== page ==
Longtime singer CeeLo Green took to Twitter on Wednesday to admit he was wrong in criticizing leading female rappers like Cardi B and Megan Thee Stallion, who released their raunchy new song "WAP" on Friday.

In an August 9 cover story for Far Out magazine, Green caused outrage when he questioned the "cost" of women discussing their sexuality and criticized successful women rappers for their content.  

"A lot of music today is very unfortunate and disappointing on a personal and moral level. There was once a time when we were savvy enough to code certain things. We could express to those it was meant for with the style of language we used. But now music is shameless, it is sheer savagery," he said in the interview.

"Attention is also a drug and competition is around. Cardi B and Megan Thee Stallion, they are all more or less doing similar salacious gesturing to kinda get into position. I get it, the independent woman and being in control, the divine femininity and sexual expression. I get it all," he added. "You have the ‘Heads of State,’ like Nicki Minaj or someone who is up there in accolade: success, visibility, a platform to influence."

Green went on to say that Nicki "could be effective in so many other constructive ways, but it feels desperate." 

The comments drew immediate backlash from people online who noted Green's hypocrisy. One of his biggest hits is titled "F**k You," and in 2013 he pleaded not guilty to putting ecstasy in a woman's drink and raping her, The Guardian reported.

He eventually pleaded no contest to a felony count of supplying ecstasy, TMZ reported.

He then caused further controversy when he tweeted at the time: "Women who have really been raped REMEMBER!!! If someone is passed out they're not even WITH you consciously! so WITH Implies consent." 

He deleted those tweets and later sent out an apology, Billboard reported.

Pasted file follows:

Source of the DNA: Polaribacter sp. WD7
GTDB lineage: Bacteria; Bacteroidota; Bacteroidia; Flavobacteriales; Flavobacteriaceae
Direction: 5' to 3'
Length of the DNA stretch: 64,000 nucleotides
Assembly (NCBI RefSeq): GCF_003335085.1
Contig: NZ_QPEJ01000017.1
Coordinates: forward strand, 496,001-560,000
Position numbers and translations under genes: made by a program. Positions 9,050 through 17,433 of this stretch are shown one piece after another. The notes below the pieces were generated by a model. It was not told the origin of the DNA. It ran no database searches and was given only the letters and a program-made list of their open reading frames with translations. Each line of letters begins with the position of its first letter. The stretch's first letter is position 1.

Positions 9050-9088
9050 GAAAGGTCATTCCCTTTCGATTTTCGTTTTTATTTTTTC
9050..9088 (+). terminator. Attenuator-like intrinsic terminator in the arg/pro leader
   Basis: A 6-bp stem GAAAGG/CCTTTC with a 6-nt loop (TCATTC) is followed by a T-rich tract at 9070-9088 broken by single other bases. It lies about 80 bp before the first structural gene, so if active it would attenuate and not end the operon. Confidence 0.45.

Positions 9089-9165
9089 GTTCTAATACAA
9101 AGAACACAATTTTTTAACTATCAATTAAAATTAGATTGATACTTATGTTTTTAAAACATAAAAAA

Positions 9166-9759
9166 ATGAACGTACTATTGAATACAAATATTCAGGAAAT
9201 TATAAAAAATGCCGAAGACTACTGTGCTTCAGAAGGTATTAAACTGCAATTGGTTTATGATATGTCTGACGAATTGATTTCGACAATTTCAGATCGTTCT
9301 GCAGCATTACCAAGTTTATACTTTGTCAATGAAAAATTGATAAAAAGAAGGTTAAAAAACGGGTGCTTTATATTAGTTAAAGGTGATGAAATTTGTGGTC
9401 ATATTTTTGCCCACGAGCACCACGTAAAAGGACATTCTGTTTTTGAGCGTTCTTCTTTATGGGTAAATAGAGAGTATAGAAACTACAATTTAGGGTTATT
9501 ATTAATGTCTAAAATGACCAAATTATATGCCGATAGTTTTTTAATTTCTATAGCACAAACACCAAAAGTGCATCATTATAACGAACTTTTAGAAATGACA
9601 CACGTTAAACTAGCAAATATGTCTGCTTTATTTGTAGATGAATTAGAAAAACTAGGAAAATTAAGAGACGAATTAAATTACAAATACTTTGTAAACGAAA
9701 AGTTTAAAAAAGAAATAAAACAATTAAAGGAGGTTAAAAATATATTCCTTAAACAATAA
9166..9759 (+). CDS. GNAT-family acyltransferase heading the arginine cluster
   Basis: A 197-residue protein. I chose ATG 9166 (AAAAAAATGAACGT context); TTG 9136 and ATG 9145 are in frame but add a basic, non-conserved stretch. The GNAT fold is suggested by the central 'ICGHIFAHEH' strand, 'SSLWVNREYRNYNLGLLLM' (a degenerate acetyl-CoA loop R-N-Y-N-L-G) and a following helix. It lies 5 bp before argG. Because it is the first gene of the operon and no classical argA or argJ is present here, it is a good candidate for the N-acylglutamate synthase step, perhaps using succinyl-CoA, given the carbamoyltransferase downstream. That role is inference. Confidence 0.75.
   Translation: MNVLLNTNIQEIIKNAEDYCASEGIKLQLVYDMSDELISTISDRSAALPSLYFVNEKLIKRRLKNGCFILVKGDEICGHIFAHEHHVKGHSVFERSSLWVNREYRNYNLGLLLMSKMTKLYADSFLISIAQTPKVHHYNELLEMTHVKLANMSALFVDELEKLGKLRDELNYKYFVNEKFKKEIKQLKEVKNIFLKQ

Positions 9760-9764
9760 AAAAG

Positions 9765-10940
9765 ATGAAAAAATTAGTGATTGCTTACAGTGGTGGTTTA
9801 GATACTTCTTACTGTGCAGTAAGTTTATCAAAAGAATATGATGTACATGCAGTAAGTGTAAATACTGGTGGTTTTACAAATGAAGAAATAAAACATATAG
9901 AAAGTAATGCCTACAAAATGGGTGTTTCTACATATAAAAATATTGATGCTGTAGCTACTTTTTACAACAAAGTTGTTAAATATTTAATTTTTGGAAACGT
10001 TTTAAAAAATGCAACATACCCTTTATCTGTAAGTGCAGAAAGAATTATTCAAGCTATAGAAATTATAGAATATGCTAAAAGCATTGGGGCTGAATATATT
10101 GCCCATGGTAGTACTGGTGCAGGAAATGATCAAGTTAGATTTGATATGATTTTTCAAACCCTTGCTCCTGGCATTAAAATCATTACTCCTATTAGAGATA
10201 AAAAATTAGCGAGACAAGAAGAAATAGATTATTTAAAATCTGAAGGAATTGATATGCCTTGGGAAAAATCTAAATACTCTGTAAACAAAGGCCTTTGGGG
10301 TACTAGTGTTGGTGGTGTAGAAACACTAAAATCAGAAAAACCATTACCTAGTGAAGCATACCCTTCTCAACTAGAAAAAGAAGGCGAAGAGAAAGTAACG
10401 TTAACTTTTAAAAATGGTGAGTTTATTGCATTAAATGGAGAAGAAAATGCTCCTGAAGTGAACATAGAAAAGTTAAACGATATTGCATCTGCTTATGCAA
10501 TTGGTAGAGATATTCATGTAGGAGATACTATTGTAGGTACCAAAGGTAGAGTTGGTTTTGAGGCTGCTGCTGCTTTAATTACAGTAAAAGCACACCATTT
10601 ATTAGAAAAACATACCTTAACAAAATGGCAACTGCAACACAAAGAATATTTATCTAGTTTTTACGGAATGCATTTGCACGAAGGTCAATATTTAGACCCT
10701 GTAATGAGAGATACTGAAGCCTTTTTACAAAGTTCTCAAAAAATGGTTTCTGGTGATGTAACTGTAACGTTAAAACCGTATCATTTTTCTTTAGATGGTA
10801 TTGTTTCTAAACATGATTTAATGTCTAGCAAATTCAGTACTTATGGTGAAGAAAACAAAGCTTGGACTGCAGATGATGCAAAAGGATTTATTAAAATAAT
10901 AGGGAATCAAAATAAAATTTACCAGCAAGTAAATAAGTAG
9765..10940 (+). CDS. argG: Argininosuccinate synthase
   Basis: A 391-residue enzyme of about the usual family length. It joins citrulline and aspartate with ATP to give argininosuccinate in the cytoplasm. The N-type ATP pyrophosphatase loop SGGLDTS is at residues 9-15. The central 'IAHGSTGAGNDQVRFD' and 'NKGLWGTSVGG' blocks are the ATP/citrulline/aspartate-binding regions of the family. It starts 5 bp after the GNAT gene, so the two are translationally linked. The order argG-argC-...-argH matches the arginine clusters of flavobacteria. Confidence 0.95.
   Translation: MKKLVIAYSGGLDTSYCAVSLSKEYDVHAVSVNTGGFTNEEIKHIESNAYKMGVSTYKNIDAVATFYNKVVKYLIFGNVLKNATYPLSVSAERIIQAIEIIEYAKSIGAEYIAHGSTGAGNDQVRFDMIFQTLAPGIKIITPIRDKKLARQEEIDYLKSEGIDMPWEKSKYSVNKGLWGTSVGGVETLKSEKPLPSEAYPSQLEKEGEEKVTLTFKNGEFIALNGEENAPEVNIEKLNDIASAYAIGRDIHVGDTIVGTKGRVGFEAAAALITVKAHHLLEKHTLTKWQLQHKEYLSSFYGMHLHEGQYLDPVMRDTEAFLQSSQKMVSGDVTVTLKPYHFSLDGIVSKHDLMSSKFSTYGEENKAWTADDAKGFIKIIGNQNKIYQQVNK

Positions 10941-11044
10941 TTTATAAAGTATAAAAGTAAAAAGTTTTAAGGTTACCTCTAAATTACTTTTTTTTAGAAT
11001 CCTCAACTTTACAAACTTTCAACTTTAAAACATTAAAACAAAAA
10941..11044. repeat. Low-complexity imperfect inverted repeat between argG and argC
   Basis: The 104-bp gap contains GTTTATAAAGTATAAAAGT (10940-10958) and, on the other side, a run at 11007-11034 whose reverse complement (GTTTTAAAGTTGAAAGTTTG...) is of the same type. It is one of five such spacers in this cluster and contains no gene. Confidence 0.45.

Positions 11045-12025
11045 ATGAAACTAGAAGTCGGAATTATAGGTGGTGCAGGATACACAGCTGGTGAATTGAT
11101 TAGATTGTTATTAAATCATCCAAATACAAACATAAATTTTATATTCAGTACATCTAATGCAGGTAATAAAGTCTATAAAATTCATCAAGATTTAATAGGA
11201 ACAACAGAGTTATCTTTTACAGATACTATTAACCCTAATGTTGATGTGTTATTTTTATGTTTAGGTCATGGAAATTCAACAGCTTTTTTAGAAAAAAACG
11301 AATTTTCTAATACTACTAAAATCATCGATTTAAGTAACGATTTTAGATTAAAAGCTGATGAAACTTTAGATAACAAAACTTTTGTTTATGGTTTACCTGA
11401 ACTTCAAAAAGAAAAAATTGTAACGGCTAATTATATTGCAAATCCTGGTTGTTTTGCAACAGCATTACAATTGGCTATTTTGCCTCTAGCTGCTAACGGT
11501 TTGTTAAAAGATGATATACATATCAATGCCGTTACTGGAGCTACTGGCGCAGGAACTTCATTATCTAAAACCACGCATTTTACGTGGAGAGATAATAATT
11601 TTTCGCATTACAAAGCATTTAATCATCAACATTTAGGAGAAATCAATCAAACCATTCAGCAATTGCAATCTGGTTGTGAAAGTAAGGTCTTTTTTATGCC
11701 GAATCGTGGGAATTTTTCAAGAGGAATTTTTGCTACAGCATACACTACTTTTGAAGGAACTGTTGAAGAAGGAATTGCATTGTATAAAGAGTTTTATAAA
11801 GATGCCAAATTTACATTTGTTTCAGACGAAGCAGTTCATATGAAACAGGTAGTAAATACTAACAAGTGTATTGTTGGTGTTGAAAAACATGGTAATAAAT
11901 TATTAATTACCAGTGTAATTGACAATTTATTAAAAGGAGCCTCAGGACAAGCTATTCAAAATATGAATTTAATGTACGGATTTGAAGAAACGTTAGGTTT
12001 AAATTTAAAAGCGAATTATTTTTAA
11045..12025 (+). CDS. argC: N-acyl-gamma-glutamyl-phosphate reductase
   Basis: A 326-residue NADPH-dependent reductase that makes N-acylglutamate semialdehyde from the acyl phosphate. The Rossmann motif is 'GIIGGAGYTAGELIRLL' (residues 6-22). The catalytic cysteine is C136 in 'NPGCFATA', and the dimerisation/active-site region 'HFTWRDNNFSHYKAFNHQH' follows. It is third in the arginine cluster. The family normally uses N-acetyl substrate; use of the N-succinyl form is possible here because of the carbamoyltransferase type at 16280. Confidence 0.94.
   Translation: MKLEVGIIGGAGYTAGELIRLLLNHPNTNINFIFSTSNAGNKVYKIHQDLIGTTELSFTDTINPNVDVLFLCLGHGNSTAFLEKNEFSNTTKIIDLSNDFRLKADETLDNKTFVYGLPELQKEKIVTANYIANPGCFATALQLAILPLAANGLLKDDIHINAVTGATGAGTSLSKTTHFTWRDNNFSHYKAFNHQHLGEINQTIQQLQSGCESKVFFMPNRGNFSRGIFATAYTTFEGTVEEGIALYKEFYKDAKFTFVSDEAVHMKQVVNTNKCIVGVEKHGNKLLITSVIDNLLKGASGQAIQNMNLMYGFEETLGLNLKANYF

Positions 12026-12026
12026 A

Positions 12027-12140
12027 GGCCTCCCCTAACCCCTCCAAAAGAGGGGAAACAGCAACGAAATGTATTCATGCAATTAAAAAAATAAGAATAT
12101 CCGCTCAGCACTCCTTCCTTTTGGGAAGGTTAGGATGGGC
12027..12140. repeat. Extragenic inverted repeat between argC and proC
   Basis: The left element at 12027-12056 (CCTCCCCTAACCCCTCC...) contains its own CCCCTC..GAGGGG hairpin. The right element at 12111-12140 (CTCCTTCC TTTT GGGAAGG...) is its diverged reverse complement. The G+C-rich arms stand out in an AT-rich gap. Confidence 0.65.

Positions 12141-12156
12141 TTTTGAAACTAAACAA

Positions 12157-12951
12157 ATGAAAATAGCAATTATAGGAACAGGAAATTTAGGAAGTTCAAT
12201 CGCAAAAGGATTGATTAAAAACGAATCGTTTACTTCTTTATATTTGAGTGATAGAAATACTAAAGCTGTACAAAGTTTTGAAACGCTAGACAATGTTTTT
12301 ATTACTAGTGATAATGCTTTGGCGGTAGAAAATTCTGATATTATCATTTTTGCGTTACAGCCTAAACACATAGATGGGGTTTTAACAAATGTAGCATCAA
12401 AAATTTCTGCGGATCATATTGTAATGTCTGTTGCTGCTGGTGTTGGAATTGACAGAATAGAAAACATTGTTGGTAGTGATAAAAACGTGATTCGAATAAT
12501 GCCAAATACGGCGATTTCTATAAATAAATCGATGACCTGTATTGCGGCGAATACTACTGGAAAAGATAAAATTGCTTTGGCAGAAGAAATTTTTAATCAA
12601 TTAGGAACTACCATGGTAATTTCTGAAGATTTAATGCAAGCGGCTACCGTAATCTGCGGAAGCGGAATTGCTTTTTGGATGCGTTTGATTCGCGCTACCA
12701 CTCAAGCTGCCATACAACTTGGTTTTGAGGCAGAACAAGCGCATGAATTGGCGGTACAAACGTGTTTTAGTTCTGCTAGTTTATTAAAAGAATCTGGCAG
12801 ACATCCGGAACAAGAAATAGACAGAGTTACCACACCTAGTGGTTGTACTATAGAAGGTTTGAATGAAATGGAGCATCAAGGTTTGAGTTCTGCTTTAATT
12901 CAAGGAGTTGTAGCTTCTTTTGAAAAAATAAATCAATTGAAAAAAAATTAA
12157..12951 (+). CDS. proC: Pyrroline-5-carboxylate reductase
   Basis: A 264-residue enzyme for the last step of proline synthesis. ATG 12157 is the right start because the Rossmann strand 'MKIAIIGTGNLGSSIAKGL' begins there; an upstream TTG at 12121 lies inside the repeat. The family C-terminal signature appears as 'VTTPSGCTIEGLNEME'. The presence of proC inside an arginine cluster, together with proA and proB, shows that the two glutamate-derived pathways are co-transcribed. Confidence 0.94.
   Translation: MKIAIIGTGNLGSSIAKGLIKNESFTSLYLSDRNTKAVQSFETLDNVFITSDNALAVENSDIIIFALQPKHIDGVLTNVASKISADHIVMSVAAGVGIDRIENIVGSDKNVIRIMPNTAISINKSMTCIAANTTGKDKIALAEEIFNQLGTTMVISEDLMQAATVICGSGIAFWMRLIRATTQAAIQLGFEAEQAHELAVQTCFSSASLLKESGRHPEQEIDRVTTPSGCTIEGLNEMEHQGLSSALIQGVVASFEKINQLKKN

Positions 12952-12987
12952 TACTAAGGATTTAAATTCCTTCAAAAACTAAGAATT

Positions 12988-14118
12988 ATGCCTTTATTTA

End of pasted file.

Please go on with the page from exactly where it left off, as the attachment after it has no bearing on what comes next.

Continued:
"Let me 1st praise god for exoneration fairness & freedom! Secondly I sincerely apologize for my comments being taken so far out of context. I only intended on a healthy exchange to help heal those who love me from the pain I had already caused from this. Please forgive me as it was your support that got me thru this to begin with. I'd never condone the harm of any women. Thank you," he wrote on Twitter in 2014.

He tweeted an apology for his comments about Megan, Cardi and Minaj Wednesday morning, writing there was a "misunderstanding."

"There seems to be a misunderstanding with a quote taken from an interview I did a few days ago while promoting my new project. Firstly, I'm an advocate of artistic freedom and expression as well as a fan of Nicki, Cardi and Meagan. I know most of them personally and consider Cardi & Offset family," Green said.

He went on to say that he "would never disrespect them" and that he acknowledges them "as powerful, beautiful and influential women…and professionals."

Additionally, the musician blamed the situation on his words being used as a headline.

"I wholeheartedly apologize to each of them for the inconvenience they have been caused due to a snippet of my interview being used as a headline and in turn creating controversy and disconnect between me and these ladies as well as their fans," he said.

"Know that I support everyone who is part of our community & culture. Much love to all the female artists who are running the game and handling their business," he added.

Fans of all three artists refused to accept the apology and ripped Green in the comments.

The internet, as always, had receipts. Dozens of people shared lyrics from Green's songs to show that he has been rapping and singing for years about the same content he criticized the women for. 

Many also clowned him for misspelling Megan Thee Stallion's name in the apology. 

A number of people said male rappers often rap about similar adult content yet never receive any criticism.

Twitter didn't hold anything back, with a number of people tying his comments directly to his previous rape accusation. 

Cardi and Megan have commented on the controversy around their song, slamming people for taking it too seriously and being uncomfortable with women expressing what they want.